Some things I read and enjoyed in the first quarter. Bookshop links included.
This is Not the Jess Show by Anna Carey - Jess starts to notice her life is weird. Her friend at school has a fancy gadget she won’t explain, she can hear weird voices chanting, and her dog is different. When the guy she’s been making out with confesses her life has been televised, Jess can’t believe it. And so she decides to take matters into her own hands. Because Jess believes it’s 1998, it was somewhat nostalgic for those of us who can remember it. Someone asked me if it was basically “The Truman Show” and I feel like yes-ish. Because it’s a book, it can delve more into how Jess feels, and what she learns about why some people engaged in the choices they made.
Rent a Boyfriend by Gloria Chao - A college girl uses a rental service to bring home a guy to convince her parents to stop trying to set her up with this awful guy in town, and well, it is both more and less successful than planned, especially when her rental boyfriend becomes the person who understands her best, and she maybe falls in love with him. This is one where the parents are really not great at listening (the need for a rental boyfriend might have tipped you off there) but the parents motivations are clearly based in a different methodology. Also for folks who like holiday books, this covers Thanksgiving through Lunar New Year.
We Could be Heroes by Mike Chen ended up on my radar because amnesia. It also involves someone with memory manipulation abilities but also takes a look at some things some superhero stuff ignores, from why super speed might make you a great delivery gig worker to what is the acceptable civilian interruption and loss on behalf of better super heroes. Gosh, that sounds super boring. It’s also about two people who are trying to figure out if they are friends when their memories keep getting zapped.
Incendiary by Zoraida Cordova - I read this book in very tiny snippets, because when one is a spy, one’s life is very stressful. ** has magic in a world where the people in power don’t much like magic, and her form of memory retrieval magic is the most mistrusted, even among her band of magical resistors. So when she decides to go to the castle to enact her biggest plan yet, well, it was fascinating and entirely stressful. Excited for the second in the duology.
The Sea in Winter by Christine Day - This book mostly takes place on a spring break where Maisie is processing a lot of things. She’s been focused on ballet her whole life, but a knee injury at the beginning of the year has forced her into pause, and watching her ballet friends move forward and her lack of non-ballet friends, plus living in a blended family means it feels like everything is fine for everyone else. It sounds super sad, but it was a really interesting look at being in that place of recovery and change when everyone keeps asking if you are fine and you are obviously both fine and not fine.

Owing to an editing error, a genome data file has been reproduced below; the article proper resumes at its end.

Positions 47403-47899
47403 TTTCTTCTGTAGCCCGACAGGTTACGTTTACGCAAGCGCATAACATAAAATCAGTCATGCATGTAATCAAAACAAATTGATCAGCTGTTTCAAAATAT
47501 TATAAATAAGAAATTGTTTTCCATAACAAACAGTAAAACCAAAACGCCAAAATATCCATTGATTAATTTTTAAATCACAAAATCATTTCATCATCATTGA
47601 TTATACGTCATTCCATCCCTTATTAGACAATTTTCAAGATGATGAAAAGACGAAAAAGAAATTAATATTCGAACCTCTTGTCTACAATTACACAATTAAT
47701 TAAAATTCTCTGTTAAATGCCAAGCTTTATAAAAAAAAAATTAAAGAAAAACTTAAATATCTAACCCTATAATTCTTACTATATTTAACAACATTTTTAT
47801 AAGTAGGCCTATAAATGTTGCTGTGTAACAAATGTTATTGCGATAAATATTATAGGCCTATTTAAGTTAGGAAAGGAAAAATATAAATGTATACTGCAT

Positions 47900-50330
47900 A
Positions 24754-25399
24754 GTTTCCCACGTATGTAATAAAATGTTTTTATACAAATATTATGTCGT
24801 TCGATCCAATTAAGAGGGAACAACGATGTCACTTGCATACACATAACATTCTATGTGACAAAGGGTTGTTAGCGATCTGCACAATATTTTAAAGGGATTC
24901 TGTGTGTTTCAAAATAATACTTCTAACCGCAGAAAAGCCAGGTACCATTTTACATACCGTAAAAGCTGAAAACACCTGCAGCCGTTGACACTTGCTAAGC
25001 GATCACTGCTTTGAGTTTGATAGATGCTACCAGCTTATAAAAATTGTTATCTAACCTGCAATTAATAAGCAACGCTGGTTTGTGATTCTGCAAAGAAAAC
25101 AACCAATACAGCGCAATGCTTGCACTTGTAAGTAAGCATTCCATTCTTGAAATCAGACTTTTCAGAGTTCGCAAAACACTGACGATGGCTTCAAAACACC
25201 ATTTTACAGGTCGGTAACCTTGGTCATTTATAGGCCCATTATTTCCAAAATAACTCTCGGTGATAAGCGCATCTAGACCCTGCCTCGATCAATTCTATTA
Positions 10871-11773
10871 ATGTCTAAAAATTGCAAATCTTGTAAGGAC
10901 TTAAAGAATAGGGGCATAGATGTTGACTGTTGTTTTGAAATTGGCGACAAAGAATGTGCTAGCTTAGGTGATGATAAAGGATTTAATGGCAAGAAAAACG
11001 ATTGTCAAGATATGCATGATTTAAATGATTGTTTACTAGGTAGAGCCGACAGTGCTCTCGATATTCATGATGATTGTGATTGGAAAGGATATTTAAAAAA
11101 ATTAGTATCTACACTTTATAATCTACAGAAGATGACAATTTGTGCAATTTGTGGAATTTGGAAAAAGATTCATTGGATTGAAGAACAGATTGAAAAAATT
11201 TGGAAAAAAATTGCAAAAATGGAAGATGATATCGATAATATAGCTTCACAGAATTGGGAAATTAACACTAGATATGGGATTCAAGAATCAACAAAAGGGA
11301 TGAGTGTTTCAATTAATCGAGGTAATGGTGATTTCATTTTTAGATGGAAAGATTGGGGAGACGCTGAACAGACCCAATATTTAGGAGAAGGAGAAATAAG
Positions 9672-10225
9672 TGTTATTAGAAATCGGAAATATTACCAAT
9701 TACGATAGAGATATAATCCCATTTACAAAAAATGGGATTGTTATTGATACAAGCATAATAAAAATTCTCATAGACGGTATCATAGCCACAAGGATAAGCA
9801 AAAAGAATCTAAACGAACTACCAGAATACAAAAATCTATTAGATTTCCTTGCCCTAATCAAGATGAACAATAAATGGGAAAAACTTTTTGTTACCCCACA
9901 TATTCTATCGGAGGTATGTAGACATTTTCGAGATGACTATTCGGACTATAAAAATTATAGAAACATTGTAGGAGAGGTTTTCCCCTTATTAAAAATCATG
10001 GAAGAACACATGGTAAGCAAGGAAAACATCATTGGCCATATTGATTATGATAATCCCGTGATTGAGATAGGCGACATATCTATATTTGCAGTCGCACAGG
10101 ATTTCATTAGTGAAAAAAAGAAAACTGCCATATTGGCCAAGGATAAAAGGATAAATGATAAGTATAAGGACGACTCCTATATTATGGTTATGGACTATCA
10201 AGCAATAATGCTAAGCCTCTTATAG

Legendborn by Tracey Deonn - This book is kind of a commitment if like me, you are used to shorter books. That sad, while I personally could always do with less fight scenes, the look at a secret Arthurian society, and what it might mean for such a society to exist in the US, and what it must mean for it to have remained pretty darn white all these years was just fascinating. Because it’s me I also need to mention there’s some memory zapping. There is a lot discussion of what grief looks like a bit later as Bree grapples with being in a place where her mother was, and also some microagressions.
Be Dazzled by Ryan La Sala - A dual timeline unwraps a story of a cosplayer falling in love with a jock, and well, in the future timeline they are at the convention on opposite teams. Lots of parental mishandling, but just a cute story about the things we share and the things we don’t and all the smoochy things.
Elatsoe by Darcie Little Badger - Gosh, this book was a fascinating world with ghost dogs and vampires. After her cousin dies her cousin’s widow doesn’t believe the story about his death, and Elatsoe’s investigation pokes at something none of them quite expect and the accidental unleashing of a thing that now needs to be put back where it belongs.
Everything Sad is Untrue by Daniel Nayeri - This is what we are apparently calling an autobiographical novel, but is is basically an inspired but maybe not exactly true story of a teen in the 1990’s who is not in Oklahoma writing assignments for English class that include tales from his family’s life in Iran, from his experience in the refugee camp in Italy, and of course his life in Oklahoma. I found the book fascinating, even if I think the framing device drops a little too often. The story involves both bullying and depictions of interpersonal violence.
Ghost Squad by Claribel Ortega - Super cute story of a girl who with her friend accidentally uncovers a very big ghost while trying to drum up a good ghost story for her dad’s economically depressed ghost tour, and well, they have to call in reinforcements including the friend’s aunt who might be (totally is) a witch and some family ghosts. Oh and cats.
Meow or Never by Jazz Taylor - Was my unintentional theme for this quarter memories and/or pets? Kind of. What if you are super shy and at a new school and have anxiety and want to be in the play but like just in the chorus or something but the very cutest girl in school convinces you to audition for a main role and then you get it. Friendship, crushes, cats and adults who mean well and tell you boneheaded things, like just take a deep breath and everything will be fine.